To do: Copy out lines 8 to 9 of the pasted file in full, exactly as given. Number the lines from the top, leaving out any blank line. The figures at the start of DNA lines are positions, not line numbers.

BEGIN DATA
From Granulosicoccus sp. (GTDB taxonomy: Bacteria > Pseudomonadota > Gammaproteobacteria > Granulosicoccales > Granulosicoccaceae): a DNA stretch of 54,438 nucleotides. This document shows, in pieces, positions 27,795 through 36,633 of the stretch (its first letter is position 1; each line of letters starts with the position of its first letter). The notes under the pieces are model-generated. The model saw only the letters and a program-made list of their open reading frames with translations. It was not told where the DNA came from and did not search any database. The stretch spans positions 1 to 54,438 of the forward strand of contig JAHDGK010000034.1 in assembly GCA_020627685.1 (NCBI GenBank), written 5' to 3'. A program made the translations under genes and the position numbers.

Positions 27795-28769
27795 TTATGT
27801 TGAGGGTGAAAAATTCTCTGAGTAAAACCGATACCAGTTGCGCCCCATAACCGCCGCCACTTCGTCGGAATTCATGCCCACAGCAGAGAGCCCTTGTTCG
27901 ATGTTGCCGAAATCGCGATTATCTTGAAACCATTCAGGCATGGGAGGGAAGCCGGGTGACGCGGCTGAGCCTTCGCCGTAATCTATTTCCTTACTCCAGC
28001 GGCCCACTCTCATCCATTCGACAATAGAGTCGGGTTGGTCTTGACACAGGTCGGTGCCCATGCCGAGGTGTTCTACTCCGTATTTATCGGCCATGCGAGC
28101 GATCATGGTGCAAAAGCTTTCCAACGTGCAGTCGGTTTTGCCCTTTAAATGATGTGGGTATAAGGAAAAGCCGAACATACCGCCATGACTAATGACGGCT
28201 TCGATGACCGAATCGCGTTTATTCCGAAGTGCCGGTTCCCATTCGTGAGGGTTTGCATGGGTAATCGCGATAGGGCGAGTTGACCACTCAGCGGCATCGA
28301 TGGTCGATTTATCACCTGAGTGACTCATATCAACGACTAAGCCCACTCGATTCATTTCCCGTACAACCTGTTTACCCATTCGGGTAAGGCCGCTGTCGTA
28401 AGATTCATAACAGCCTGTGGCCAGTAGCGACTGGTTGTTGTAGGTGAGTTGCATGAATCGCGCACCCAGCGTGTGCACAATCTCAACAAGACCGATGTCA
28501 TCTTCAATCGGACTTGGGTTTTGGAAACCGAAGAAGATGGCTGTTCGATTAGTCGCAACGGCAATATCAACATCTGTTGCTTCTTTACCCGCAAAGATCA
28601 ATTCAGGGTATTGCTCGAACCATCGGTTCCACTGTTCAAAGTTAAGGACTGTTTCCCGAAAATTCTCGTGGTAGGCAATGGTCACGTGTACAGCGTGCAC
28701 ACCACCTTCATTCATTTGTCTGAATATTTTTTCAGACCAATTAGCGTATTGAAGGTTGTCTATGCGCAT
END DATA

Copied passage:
28201 TCGATGACCGAATCGCGTTTATTCCGAAGTGCCGGTTCCCATTCGTGAGGGTTTGCATGGGTAATCGCGATAGGGCGAGTTGACCACTCAGCGGCATCGA
28301 TGGTCGATTTATCACCTGAGTGACTCATATCAACGACTAAGCCCACTCGATTCATTTCCCGTACAACCTGTTTACCCATTCGGGTAAGGCCGCTGTCGTA